Colorectal cancer risk in Crohns disease
Hugh James Freeman
World Journal of Gastroenterology , 2008,
Abstract: There is recognized increased risk for colorectal cancer in patients with inflammatory bowel disease, particularly in long-standing and extensive ulcerative colitis. There also appears to be an increased rate of intestinal cancer in Crohn’s disease, including both colon and small bowel sites. In Crohn’s disease, evidence suggests that detection of colorectal cancer may be delayed with a worse prognosis. Some risk factors for cancer in Crohn’s disease include the extent of inflammatory change within the colon and the presence of bypassed or excluded segments, including rectal “stump” cancer. In addition, the risk for other types of intestinal neoplasms may be increased in Crohn’s disease, including lymphoma and carcinoid tumors. Earlier detection of colorectal cancer based on colonoscopy screening and surveillance may be achieved but, to date, this has not translated into a positive survival benefit. Moreover, newer staining methods and evolving micro-endoscopic techniques show promise, but have not significantly altered management. Future research should focus on development of molecular or other bio-markers that might predict future dysplasia or cancer development in Crohn’s disease.
Heterogeneity of colorectal adenomas, the serrated adenoma, and implications for screening and surveillance
Hugh James Freeman
World Journal of Gastroenterology , 2008,
Abstract: Current algorithms for screening and surveillance for colon cancer are valuable, but may be limited by the underlying nature of the targeted neoplastic lesions. Although part of the success of adenoma removal relates to interruption of so-called “adenoma-carcinoma sequence”, an alternate serrated pathway to colon cancer may pose difficulties with the ultimate results achieved by traditional colonoscopic methods. The endpoint carcinoma in this unique pathway may be derived from a dysplastic serrated adenoma. These tend to be located primarily in the right colon, especially in females, and are frequently associated with co-existent colon cancer. Unfortunately, however, there are few, if any, other identifiable risk factors, including age or family history of colon polyps or colon cancer. Moreover, this alternate serrated pathway may itself also be quite biologically heterogeneous as reflected in sessile serrated adenomas (SSA) with virtually exclusive molecular signatures defined by the presence of either BRAF or KRAS mutations. Screening algorithms in the future may need to be modified and individualized, depending on new information that likely will emerge on the natural history of these biologically heterogeneous lesions that differs from traditional adenomatous polyps.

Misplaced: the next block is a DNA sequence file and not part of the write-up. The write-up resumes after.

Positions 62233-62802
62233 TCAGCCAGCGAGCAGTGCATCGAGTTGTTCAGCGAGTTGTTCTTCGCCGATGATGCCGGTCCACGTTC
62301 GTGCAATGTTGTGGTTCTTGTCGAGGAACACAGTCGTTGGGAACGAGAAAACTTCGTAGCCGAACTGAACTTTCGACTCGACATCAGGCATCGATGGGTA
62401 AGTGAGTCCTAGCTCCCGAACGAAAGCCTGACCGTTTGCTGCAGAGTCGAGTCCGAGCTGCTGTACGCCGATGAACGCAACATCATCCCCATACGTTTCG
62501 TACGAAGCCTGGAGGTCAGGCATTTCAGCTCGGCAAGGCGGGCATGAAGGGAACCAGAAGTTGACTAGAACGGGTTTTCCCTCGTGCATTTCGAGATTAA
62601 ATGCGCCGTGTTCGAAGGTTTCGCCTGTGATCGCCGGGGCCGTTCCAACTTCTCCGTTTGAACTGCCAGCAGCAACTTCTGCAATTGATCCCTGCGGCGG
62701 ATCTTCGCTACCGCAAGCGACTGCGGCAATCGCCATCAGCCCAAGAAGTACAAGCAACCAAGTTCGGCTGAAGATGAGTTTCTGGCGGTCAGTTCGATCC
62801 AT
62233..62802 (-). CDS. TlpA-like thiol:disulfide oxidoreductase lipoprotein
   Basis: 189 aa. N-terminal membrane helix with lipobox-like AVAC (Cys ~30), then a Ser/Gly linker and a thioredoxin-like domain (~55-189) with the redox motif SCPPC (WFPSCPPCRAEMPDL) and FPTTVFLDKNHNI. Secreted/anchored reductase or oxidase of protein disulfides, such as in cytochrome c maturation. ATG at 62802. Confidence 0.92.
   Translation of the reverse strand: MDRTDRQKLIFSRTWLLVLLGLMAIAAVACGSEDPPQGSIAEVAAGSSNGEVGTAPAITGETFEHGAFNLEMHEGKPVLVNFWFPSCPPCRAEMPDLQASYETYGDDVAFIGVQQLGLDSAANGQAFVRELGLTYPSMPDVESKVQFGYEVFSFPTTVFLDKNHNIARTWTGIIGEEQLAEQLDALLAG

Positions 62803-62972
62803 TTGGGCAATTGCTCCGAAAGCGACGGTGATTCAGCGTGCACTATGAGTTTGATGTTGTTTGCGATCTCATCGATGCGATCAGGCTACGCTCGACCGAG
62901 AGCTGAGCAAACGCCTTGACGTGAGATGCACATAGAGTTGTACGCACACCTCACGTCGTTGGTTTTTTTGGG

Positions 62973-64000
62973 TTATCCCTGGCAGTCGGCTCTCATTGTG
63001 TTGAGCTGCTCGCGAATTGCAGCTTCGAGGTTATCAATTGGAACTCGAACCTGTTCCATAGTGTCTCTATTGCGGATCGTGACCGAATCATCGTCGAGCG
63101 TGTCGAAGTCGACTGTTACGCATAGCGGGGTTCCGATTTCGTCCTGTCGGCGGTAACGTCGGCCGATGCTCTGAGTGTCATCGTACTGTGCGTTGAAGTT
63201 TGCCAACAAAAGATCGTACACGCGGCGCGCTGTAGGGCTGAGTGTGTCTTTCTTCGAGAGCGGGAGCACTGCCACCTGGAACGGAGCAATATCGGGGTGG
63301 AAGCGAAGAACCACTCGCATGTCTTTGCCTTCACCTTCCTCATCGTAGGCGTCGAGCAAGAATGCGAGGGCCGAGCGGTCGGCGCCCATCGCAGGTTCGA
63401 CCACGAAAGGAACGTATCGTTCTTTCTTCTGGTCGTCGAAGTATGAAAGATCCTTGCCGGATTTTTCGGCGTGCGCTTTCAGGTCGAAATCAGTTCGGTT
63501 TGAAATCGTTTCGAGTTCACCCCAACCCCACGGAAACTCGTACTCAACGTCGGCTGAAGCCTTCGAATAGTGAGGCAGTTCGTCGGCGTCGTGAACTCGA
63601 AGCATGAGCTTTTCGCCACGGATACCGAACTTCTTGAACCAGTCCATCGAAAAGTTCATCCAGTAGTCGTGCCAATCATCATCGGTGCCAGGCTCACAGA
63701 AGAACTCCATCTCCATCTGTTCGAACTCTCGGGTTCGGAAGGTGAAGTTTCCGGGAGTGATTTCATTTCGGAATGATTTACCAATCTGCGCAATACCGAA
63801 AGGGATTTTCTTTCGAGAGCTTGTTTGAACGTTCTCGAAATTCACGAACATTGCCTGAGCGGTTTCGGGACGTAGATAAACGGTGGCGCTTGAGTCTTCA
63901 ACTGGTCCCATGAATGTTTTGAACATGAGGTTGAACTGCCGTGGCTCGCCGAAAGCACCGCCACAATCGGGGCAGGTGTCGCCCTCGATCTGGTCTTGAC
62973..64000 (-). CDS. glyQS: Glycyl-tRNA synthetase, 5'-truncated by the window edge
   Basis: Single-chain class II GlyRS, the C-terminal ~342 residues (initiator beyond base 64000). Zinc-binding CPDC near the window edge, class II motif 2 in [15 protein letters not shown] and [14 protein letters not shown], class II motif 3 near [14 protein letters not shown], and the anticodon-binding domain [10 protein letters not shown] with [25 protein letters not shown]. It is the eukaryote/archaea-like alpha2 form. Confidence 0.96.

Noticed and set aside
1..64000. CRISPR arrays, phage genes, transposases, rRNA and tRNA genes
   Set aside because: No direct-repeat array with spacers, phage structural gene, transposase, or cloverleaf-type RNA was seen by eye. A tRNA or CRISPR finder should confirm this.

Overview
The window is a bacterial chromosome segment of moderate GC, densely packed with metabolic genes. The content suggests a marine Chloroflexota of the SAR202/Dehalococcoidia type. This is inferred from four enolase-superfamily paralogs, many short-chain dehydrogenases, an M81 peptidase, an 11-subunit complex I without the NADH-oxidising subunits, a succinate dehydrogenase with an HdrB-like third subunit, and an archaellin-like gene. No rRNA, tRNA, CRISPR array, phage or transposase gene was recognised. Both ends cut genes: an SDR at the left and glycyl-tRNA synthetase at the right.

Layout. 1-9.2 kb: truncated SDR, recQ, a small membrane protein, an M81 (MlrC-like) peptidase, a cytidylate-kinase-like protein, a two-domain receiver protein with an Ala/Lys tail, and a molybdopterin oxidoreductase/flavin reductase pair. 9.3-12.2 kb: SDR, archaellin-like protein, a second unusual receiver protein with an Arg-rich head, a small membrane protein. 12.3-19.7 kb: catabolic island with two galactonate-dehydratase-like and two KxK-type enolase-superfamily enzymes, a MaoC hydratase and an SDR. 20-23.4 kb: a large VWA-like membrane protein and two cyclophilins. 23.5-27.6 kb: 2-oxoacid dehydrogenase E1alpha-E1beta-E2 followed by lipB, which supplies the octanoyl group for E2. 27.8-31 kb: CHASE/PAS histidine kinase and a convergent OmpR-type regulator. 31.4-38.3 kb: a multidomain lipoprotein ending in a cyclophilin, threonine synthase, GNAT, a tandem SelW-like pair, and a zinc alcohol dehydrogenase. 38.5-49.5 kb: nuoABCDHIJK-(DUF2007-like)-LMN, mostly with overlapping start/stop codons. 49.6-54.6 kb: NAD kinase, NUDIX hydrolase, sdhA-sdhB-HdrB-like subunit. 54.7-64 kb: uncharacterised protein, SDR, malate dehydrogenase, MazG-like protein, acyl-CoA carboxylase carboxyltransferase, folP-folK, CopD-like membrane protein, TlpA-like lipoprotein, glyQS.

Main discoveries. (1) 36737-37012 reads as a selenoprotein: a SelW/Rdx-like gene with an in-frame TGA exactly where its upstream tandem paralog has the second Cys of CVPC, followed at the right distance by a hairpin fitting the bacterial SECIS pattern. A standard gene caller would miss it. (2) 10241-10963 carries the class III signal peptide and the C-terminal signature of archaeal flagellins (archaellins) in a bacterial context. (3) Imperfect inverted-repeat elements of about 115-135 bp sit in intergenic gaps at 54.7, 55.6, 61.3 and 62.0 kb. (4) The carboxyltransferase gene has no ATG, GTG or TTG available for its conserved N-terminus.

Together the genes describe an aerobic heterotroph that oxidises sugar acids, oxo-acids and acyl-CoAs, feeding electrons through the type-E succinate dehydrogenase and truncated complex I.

Adult celiac disease in the elderly
Hugh James Freeman
World Journal of Gastroenterology , 2008,
Abstract: There is an increased awareness that celiac disease may occur in the elderly although presentations with either diarrhea, weight loss or both may be less common causing delays in diagnosis for prolonged periods. Higher detection rates also seem evident owing to active case screening, largely through serodiagnostic measures. In some elderly patients who are genetically predisposed, it has been hypothesized that celiac disease might be precipitated late in life by an antigen, possibly from an infectious agent. As a result, peptide mimicry or other poorly-defined mechanisms may precipitate an autoimmune gluten-dependent clinical state. Although diarrhea and weight loss occur, only isolated iron deficiency anemia may be present at the time of initial diagnosis. In addition, the risk of other autoimmune disorders, particularly autoimmune thyroiditis, and bone disease, are increased. Osteopenia may also be associated with an increased risk of fractures. Finally, elderly celiacs have an increased risk of malignant intestinal disease, especially lymphoma.